‘Midtown Jane Doe’ case moves forward after DNA links teen murdered more than 50 years ago to 9/11 victim’s mother

Authorities have finally identified the remains of a New York teenager nicknamed “Midtown Jane Doe” after her grisly murder sparked a decades-long investigation. A recent breakthrough through advanced forensic analysis has linked his DNA to the mother of a woman killed on 9/11.

Jane Doe was identified as Patricia Kathleen McGlone, who was only 16 years old at the time of her death and had previously lived and attended school in the Sunset Park neighborhood of Brooklyn. Investigators believe she was murdered in the latter half of 1969 or, potentially, in the early 1970s, said Detective Ryan Glas of the New York City Police Department. Glas has worked on this case for much of the past two years.

The case sparked a first wave of horror and intrigue in 2003, when construction workers discovered human remains buried beneath a Manhattan building that was being demolished. In February of that year, as workers dismantled the floor of the building to prepare it for demolition, a skull emerged from beneath the concrete. A search revealed the skeleton of a young woman who had been tied in the fetal position with an electrical cord. His body had been wrapped in a carpet and covered in concrete. The medical examiner determined she died of strangulation.

The victim’s skull at the site where his remains were found in 2003.


There was a gold signet ring with the initials “PMCG” found on one of the victim’s fingers, and buried with it were a dime minted in 1969 and a small green plastic soldier, but there was few other clues as to who. she was or whatever might have happened. The victim was nicknamed “Midtown Jane Doe” due to the location of the building where she was found, in the Hell’s Kitchen neighborhood of New York. Between 1964 and 1969, the building was a popular nightclub called Steve Paul’s The Scene, which made its name as a rock and roll performance venue where artists like The Doors and Jimi Hendrix played.

New York City police detectives reopened the case for review in 2017. They applied modern testing to forensic evidence originally collected from the crime scene and DNA taken from the remains of the victim to ultimately develop what Glas called “an appropriate genetic profile.” The profile was then linked to potential parents using investigative genetic genealogy.

Detectives initially learned that Jane Doe had been born in April 1953, but because both of her parents had died and she had no siblings, it was not possible to find a DNA sample which could definitively prove that the victim was in fact Patricia McGlone, the child of these two people. a simple process. Genetic experts said DNA from a specific maternal cousin would confirm Jane Doe’s identity, and after conducting a series of interviews with potential relatives across the United States and across several generations, Glas could find it.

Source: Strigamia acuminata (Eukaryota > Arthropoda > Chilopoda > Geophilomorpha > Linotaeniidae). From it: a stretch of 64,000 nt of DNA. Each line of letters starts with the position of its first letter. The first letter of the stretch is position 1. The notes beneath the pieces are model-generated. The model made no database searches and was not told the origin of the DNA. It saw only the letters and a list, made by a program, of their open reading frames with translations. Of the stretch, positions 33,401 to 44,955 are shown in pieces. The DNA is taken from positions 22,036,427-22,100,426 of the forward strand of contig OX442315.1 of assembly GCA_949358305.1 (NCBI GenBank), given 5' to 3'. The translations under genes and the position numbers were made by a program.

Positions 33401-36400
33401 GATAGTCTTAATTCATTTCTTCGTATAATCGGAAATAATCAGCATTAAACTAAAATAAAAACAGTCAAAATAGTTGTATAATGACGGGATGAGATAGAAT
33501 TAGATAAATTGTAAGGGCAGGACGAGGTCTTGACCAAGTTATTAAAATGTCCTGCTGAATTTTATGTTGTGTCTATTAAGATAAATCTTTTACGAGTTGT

Although the cousin had already died, her son told Glas that he remembered his mother submitting a DNA sample to the New York medical examiner after his sister’s death on 9/11. Relatives of missing people have submitted their DNA to help identify unknown victims following the attacks. Glas retrieved the cousin’s genetic information from the medical examiner’s office and, earlier this month, confirmed that the remains of “Midtown Jane Doe” belonged to McGlone.

Detective Ryan Glas has been working the NYPD’s “Midtown Jane Doe” case since 2022.


Investigators determined that McGlone had been enrolled in a Catholic school and a public middle school in Sunset Park, but her school attendance declined in 1968 and 1969, said Glas, who described her as “a runaway and a truant school” in the period preceding the survey. when he died. McGlone had married by that time and was no longer in contact with her family, Glas said, adding that police had not found any missing persons cases filed after her disappearance.

An active homicide investigation is currently underway to learn more about the circumstances of McGlone’s death. Police have not named any potential suspects, but Glas said her estranged husband is connected to the building where her remains were found. His team is asking anyone who knew McGlone, his family or the area surrounding Steve Paul’s The Scene at the time of his murder to contact the police department.


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